This has actually led to me not doubting and criticising my body, but to appreciate it. I decided that I would want to actively use this time to connect to my body through breathing exercises and meditation supported by essential oils. It has helped me really connect to it, instead of judging it in any way.

    Understanding the probable reason for the miscarriage and the process my body was going through made me really fascinated of what nature and our bodies is capable of.

  2. Talking about it openly – the support of family and friends

    From the beginning on we talked about this experience openly and were not trying to hide it from anyone. This has so many benefits for us. First of all, it just made it a natural part of our life, we could always be honest about how we feel, because we never had to pretend that ‘everything was alright’ or say ‘I am great’ when people asked ‘how are you’. Psychologically it really helped me to accept and integrate the miscarriage into my life in a very natural way.

    There were so many other benefits through being honest and open about it. We experienced such valuable support from family and some friends and others shared their miscarriage experience with us. Thanks to that, we never felt alone.

  3. Healing naturally

    I love combing western medicine with natural healing methods. I have been going to regular check ups at my doctor and at the same time I am using essential oils and some other herbs to support my body. There are essential oils and herbs, which can support your body in the process of the miscarriage in many ways and some which support you emotionally.
    A few days after the miscarriage I had to take antibiotics for some time for several reasons. To support my body even more during this time I took all natural pills for my gut health, as well as a higher dose of certain nutrients.

  4. Being honest with myself & seeing my psychological coach and healer

    The first days when we were still in Porto I told myself that this was just a physical process and once I was back in Hamburg I realised (also thanks to one of my best friends) that I was lying to myself.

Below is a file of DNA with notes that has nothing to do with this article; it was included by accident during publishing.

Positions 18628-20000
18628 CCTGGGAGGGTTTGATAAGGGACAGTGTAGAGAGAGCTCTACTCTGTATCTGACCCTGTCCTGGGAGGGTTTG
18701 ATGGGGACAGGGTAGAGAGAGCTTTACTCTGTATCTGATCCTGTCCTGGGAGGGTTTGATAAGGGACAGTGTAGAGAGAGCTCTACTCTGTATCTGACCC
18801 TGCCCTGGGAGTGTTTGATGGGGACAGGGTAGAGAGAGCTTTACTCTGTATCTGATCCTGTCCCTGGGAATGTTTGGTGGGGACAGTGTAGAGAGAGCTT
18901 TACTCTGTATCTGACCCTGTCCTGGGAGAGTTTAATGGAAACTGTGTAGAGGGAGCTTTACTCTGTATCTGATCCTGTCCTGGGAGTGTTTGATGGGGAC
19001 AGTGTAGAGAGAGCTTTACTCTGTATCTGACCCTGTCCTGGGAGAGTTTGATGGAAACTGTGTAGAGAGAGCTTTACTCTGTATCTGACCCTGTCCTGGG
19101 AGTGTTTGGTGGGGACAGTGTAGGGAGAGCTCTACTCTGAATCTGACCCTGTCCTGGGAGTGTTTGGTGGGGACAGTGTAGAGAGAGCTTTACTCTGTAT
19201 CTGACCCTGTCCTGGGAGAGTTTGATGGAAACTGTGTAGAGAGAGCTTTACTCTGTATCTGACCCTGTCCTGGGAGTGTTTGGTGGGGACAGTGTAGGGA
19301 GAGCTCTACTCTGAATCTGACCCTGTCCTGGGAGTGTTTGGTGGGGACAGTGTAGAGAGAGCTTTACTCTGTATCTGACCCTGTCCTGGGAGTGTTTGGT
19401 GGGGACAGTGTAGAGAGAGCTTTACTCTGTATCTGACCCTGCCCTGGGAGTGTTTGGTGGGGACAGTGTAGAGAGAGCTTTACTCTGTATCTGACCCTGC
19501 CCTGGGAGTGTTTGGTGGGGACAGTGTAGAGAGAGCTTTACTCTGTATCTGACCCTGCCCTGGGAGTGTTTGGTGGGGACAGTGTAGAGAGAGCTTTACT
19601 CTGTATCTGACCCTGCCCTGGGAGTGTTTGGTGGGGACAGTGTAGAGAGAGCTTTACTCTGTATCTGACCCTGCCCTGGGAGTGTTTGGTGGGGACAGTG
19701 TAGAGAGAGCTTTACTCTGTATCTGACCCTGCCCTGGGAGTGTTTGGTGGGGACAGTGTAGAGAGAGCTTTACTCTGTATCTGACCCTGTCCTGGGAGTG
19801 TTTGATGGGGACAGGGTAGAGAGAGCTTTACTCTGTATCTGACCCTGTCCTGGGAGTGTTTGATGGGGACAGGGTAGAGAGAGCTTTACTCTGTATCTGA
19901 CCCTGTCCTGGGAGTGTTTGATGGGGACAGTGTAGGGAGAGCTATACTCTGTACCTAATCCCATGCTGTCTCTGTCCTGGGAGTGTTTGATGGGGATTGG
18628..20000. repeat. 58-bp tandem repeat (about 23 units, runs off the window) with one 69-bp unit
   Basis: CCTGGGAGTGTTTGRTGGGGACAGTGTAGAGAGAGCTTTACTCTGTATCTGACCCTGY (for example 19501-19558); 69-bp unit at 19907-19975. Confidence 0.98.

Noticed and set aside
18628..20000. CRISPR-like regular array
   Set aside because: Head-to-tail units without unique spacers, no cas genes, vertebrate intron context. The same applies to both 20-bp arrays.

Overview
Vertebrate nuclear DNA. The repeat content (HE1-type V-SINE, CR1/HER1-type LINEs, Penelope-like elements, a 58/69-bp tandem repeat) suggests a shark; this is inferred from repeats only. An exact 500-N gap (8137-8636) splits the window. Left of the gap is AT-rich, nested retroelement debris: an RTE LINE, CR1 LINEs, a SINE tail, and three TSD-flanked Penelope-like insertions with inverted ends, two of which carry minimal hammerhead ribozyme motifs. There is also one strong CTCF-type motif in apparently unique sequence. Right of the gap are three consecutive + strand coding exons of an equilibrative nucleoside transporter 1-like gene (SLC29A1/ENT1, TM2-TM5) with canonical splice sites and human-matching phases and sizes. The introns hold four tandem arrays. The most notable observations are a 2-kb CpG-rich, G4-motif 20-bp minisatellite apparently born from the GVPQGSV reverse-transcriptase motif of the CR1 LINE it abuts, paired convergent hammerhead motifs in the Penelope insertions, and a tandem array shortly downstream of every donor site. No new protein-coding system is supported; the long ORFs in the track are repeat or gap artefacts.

I did feel like a soul had visited us and that it was so much more than just a physical process. Going to my psychological coach and healer during this time really helped me be fully honest with myself, feel all the emotions, which were present and process the experience in a healthy way. The combination of family support, talking to your best friend and seeing a professional is the most healing and has so many benefits for me.

    This really showed me how we can easily get into suppressing emotions when we want to protect ourselves from feeling the emotions. I could physically feel that I was doing it, after doing it for a few days. I felt such a pressure inside of me and once I allowed all my thoughts and emotions to flow, the pressure disappeared.

  5. Nurturing trust and learning from this experience

    Everything happens for a reason and in any experience there is so much learning, if we want to learn. It is not about understanding everything. That is not possible for us, but I do not believe that things in this life happen randomly. Each one of us receives the challenges and tasks we are supposed to receive. This is also how I see the experience with the miscarriage for us. I have used this time to reflect on myself, my choices and way of living and we can already see why this life has visited us for some time and why this experience has been part of our life.

  6. Seeing and realising all I am so thankful for

    Even in the most difficult times we can decide whether we only want to focus on the difficulty, the loss or what is not going right or whether we want to also during times like these see what we are thankful for.
    This experience allowed me to feel such a strong thankfulness for our little family. For Nailah and Marcos and so much more around me. The day we found out that we had a miscarriage we went to a museum in Port with the most beautiful park. We were walking around and I was soaking in the beauty of the trees and other plants like I never did before. I was feeling such a deep sense of thankfulness for the nature. I was not ignoring what had happened before, yet I used the opportunity to at the same time realise the beauty around me.
    It is not about pushing away the difficulty, but about creating space for the pain and learning and thankfulness to co-exist.

This is our experience and the article describes what has really helped me in this time. Each couple or women makes their own experiences and choices. Everyone should be allowed to process their experience the way they do.
There are a few things, which are helpful for all of us, just because of our human nature. A valuable thing for all of us is to be honest with ourselves and for us to allow ourselves to really process our experiences. Sometimes it is very difficult doing it by ourselves and this is when it is so helpful to get support from friends, family and professionals. 

Yours,

Sarah